And when you ask yourself what that is, well, let's be really clear here, you're going to feel the discomfort of that feeling that you're trying to avoid. Your brain's not going to want to answer this question, your brain is going to try to avoid this question because it thinks this question is painful. But here's what I want you to know. The thing that you're avoiding is a thought that's creating some kind of painful or uncomfortable feeling. And further to that, you can feel that you're perfectly capable. I can feel melancholy. Really specifically, in the case of wanting more content like this, whatever video that you just enjoyed, I suspect that the pain that you're avoiding there is something along the lines of, "I don't know how to do this for myself." Something along the lines of helplessness or powerlessness, or if you're my brain, that feeling of, "I'm too stupid to figure this out for myself."
That feeling that you would like to avoid by just looking for more, getting more, doing more, more, more, eating more, finding more, binging more, not necessarily food, but content, like podcast content. The more that you seek, you don't have to. You can feel the feeling that you are trying to avoid. And let me tell you what waits for you on the other side of this. I have a friend who has just recently started the 15th round of the Body Shaping series, which may or may not apply to you. I'm not telling you to go seek out the Body Shaping series as though this is the answer for you. That's not where I'm going with this. But she was telling me how every time she does another round, that she listens to what I'm saying and she's doing the workouts, and every time through it, she finds more, she finds pleasure in doing the same thing because there's a thought there that there's more for her. It's not a matter of seeking a different kind of more, it's finding the pleasure in what you are doing. Whatever that is.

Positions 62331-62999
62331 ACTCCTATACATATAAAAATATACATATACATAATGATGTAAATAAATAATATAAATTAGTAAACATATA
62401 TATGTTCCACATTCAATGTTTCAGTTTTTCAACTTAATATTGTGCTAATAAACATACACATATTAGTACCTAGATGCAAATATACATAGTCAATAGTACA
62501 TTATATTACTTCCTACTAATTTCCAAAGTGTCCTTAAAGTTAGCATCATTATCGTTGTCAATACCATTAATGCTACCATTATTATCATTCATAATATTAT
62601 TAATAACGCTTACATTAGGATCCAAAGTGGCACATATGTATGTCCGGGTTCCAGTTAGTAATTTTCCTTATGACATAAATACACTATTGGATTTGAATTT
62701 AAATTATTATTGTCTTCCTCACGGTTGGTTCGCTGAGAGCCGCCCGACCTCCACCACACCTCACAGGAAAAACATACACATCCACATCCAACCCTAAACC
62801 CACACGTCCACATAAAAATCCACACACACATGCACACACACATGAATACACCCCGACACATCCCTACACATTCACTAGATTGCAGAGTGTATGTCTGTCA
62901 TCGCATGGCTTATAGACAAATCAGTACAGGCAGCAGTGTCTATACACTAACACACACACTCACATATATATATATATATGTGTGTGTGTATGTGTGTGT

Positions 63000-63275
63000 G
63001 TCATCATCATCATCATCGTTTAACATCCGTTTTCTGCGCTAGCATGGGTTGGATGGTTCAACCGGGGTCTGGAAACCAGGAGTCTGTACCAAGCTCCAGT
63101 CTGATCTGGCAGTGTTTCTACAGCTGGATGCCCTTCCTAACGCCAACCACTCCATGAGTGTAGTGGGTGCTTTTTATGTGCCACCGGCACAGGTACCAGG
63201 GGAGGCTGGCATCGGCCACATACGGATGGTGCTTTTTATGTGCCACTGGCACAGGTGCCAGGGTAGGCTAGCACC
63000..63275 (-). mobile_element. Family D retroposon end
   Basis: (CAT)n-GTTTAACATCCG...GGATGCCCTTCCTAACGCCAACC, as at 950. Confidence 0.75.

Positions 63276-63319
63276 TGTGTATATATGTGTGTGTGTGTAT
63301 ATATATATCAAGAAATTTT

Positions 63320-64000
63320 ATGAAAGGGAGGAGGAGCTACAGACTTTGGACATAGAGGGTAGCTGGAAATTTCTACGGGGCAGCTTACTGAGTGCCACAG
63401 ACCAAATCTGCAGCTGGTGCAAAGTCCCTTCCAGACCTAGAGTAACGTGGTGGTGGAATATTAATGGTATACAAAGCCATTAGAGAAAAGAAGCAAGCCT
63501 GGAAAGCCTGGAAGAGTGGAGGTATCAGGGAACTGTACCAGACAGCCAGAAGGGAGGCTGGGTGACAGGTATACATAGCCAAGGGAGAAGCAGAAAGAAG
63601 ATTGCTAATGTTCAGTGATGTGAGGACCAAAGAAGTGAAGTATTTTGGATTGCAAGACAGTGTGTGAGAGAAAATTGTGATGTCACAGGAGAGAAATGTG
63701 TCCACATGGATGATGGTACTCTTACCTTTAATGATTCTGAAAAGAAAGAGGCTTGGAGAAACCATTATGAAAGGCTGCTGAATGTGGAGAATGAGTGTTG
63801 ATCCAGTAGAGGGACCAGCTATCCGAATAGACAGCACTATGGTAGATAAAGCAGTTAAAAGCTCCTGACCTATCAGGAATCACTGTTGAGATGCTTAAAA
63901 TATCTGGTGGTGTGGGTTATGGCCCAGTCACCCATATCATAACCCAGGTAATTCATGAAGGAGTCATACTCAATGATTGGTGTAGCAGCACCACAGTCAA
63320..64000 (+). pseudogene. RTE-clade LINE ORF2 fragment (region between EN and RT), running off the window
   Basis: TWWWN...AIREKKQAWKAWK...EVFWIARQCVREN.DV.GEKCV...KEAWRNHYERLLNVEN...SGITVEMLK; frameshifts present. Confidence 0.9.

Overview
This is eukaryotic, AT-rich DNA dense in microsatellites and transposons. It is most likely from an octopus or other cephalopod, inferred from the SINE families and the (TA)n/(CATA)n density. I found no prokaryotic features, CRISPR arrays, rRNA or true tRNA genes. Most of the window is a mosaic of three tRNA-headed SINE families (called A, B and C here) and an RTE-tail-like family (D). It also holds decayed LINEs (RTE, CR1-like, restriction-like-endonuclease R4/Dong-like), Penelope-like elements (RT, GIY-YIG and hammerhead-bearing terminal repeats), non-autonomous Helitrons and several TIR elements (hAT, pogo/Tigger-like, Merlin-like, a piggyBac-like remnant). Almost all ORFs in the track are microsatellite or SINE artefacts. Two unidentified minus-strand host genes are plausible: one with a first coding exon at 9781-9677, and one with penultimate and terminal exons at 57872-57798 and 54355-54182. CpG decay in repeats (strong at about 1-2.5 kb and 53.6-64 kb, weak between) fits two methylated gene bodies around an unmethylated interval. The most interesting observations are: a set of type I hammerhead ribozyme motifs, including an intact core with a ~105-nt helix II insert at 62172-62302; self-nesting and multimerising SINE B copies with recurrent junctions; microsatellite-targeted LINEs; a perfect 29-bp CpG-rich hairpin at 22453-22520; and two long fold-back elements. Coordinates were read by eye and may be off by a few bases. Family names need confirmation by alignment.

Maybe it is new and different, maybe it is more, but recognizing the pleasure to be found and understanding that you do not need to avoid some sort of emotional pain, that whatever pain your brain thinks it is trying to avoid, you can simply feel that. When you embrace feeling all of your feelings, good, bad, ugly, indifferent, everything in between, all of them, you will be able to intentionally choose what you do. Instead of being, and I use the phrase at the mercy of, and I'm going to work on that one because I don't love that, and yet it is very appropriate. We very often are at the mercy of our automatic thoughts. We seek out the pleasure of more because of those automatic thoughts that simply haven't been examined. When you examine what your brain is offering you, you can do things intentionally that get you where you want to go. And that, to me, is, as far as I'm concerned, the ultimate pleasure.
And it's what I offer you, that the pleasure of getting where you want to go and embracing all the parts of that journey to get where you want to go, which for me, hey, let's bring this back around, embracing all the parts of my journey of writing a book, all the discomfort of thinking of myself as somebody who is capable, all the intense discomfort of having a deadline that's coming up very soon that I have not met yet, but that I know that I will. The seeking of pleasure, the avoiding of pain, the wanting more, it's all part of your journey that you can focus on intentionally to create intentional results for yourself to, haha, Get Your Goal. Because ultimately, that is what I want for you every time. All of these podcasts episodes are about helping you achieve what you want to achieve. And the way to do that is through intentionality, asking yourself questions, figuring out what pleasure you are seeking, what pain you are avoiding. I do hope that this was helpful for you, my friends. Thank you for listening, and I'll see you again soon.
If you are getting a lot out of the Fitness Matters Podcast and you're ready to take it to the next level, you are going to love to Get Your Goal coaching and accountability group. We take all the theory and knowledge here on the podcast and actually apply it in real life on your real weight loss and fitness goals. It's hands on, it's fun, and it works. Find out more at pahlabfitness.com/get-your-goal, and let's get your goal.